Hillmen on the march

HILL End made it four in a row when it beat Morwell East 14.12 (96) to 10.5 (65) in round six of Mid Gippsland football.

Morwell East was two goals up after an even first term, but it was all Hill End in the second quarter.

The Hillmen had 11 scoring shots to Morwell East’s two, but only carried a 17-point lead into half-time.

The two teams shot it out goal for goal in the third quarter and Morwell East made up ground to be within two goals by three-quarter-time.

Hawk Aaron Frood was knocked unconscious in the final quarter, necessitating a break in play, before turnovers without pressure allowed Hill End to snatch the win.

Morwell East coach Paul Henry said Frood was hospitalised, but otherwise he was “so far, so good”.

Henry said his side needed to work on consistency, but being a young group said the side should improve as players mature.

“We’ve got a really young on ball group. We’ve got Eric Semmler and Brandon Francis, both excellent, but one is 19, and one’s 20. It’s a lot of pressure on the boys… consistency comes with age,” Henry said.

Boolarra v Mirboo North

THE Tigers emerged from round six as ladder-leaders after a comprehensive win over the Demons 19.9 (123) to 9.4 (58).

It was a close first quarter, with a lot of pressure applied on both sides, but Mirboo North’s ability to captilise on opportunities had it in front by three goals.

Mirboo North coach Troy Hamilton said the Tigers’ second and third quarters, during which the side got out to a 71-point lead, were “outstanding”, attributing the win to his players’ work-rate and run.

“We made a lot of mistakes but we had numbers there because we just kept working. I thought we out-worked them,” Hamilton said.

Although Boolarra outscored the Tigers by a goal in the last quarter, the damage had been done.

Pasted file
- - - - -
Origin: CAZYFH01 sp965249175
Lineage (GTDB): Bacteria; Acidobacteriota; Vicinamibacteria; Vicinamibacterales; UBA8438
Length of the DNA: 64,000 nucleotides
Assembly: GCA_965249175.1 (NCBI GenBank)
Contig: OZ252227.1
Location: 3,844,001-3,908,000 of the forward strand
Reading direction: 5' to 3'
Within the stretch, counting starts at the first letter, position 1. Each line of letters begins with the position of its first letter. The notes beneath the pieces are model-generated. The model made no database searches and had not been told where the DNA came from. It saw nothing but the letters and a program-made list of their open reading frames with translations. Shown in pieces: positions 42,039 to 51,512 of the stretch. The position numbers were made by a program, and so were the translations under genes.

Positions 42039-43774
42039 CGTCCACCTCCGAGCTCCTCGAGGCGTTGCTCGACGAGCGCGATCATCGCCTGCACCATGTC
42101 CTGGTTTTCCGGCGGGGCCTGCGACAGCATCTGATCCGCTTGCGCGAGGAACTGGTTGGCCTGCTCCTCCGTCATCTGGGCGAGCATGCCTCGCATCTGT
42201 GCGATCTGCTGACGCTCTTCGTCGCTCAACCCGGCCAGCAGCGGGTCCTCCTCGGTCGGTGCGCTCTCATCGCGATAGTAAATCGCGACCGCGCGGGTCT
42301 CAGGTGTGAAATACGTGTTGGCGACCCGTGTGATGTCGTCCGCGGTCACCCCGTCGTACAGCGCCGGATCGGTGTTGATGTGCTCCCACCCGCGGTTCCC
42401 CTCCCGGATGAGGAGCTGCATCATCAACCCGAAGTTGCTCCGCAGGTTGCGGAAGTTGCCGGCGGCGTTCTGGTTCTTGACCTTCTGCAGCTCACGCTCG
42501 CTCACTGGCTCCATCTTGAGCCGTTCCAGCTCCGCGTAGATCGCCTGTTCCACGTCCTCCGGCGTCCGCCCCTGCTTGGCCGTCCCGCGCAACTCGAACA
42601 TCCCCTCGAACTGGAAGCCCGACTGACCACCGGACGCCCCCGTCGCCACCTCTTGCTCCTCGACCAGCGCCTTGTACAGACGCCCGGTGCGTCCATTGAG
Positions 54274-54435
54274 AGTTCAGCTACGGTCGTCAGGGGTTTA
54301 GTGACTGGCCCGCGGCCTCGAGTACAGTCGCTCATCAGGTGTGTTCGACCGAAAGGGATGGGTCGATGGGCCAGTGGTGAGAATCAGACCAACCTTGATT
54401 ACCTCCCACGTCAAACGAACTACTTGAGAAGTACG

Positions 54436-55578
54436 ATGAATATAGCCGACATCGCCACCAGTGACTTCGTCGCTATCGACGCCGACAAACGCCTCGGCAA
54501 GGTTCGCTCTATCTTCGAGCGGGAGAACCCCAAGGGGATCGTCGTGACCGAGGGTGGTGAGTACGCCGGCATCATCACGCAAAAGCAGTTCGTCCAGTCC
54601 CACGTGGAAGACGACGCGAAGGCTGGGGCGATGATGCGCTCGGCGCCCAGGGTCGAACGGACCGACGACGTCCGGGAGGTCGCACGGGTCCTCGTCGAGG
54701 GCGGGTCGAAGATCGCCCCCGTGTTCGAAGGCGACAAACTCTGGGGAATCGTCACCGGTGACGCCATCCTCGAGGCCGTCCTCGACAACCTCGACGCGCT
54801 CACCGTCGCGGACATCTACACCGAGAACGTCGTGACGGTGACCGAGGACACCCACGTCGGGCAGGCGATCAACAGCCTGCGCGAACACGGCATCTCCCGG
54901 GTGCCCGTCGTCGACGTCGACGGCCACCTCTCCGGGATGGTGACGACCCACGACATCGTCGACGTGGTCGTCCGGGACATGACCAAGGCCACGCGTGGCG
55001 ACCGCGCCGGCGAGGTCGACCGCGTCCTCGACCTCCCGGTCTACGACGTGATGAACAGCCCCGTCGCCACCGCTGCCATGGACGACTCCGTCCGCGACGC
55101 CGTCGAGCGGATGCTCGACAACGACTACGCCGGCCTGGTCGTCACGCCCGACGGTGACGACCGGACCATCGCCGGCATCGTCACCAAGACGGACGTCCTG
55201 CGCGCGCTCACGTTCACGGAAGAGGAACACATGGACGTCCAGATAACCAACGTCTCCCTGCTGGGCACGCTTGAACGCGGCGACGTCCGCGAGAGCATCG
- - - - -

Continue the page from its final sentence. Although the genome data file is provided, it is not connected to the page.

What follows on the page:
Hamilton said he predicted Boolarra would come back “bigger and better” and was happy to get the win while the Demons were not at full strength. Boolarra co-captain Jordan Cargill said his side had quality players, but they were not quite gelling together yet.

“We know that we’ve got all the pieces of the puzzle, they just didn’t fall into place today. It is still taking a few more weeks just to learn each other’s games and to get to working together a bit better,” Cargill said.

Yinnar v Thorpdale

A COMPETITIVE match blew out to a 40-point margin in the final minutes as Yinnar, 18.9 (117) defeated Thorpdale, 12.5 (77).

Yinnar turned its five-point lead at quarter-time into 21 points at half-time which it maintained in the third quarter. The Blues kicked to within 16 points in the last term, but Yinnar bit back, kicking several goals to brush the Blues aside.

Blues coach Brett Sherriff said his side lost the match during the time on period of each quarter, when Yinnar kicked late goals.

Sherriff said it was disappointing to see the side get so close then fail to run the game out through turnovers and undisciplined free kicks.

“I just thought we had a big chance there at one stage, we had a bit of a run on and we let them get back into it,” he said.

Josh Swift’s nine goals helped Yinnar to victory, and the side is keeping pace with the top five.

Newborough v Yarragon

NEWBOROUGH got the jump on Yarragon in the first half to win 20.17 (137) to 6.10 (46).

The Bulldogs asserted their dominance in the first quarter, keeping the Panthers goalless.

They followed up with a seven goal third quarter and established an insurmountable 68-point lead.

The Panthers were able to keep up with the Bulldogs in the third quarter and match them in the last, but a poor first half had cost them.

Newborough leapfrogged Boolarra into third spot on the ladder.

Trafalgar v YYN

LAPSES proved costly for Yallourn Yallourn North, allowing Trafalgar to run it over, 20.11 (131) to 6.6 (42).

The Bombers found it hard to match up on the Bloods’ multiple goal kickers, while missing their own forward Barry Brooks, who was out with an achilles injury.

Bombers coach Rick Hearn said his side had “lapses” in each quarter when they lost concentration and would not man up, letting Trafalgar kick four or five consecutive goals.

“They ran the ball a bit better than us. We actually slowed the ball down and used our foot skills. We were quite competitive then,” Hearn said.

“We just have those lapses and it costs you… the margin gets out before you really realise the game’s gone.”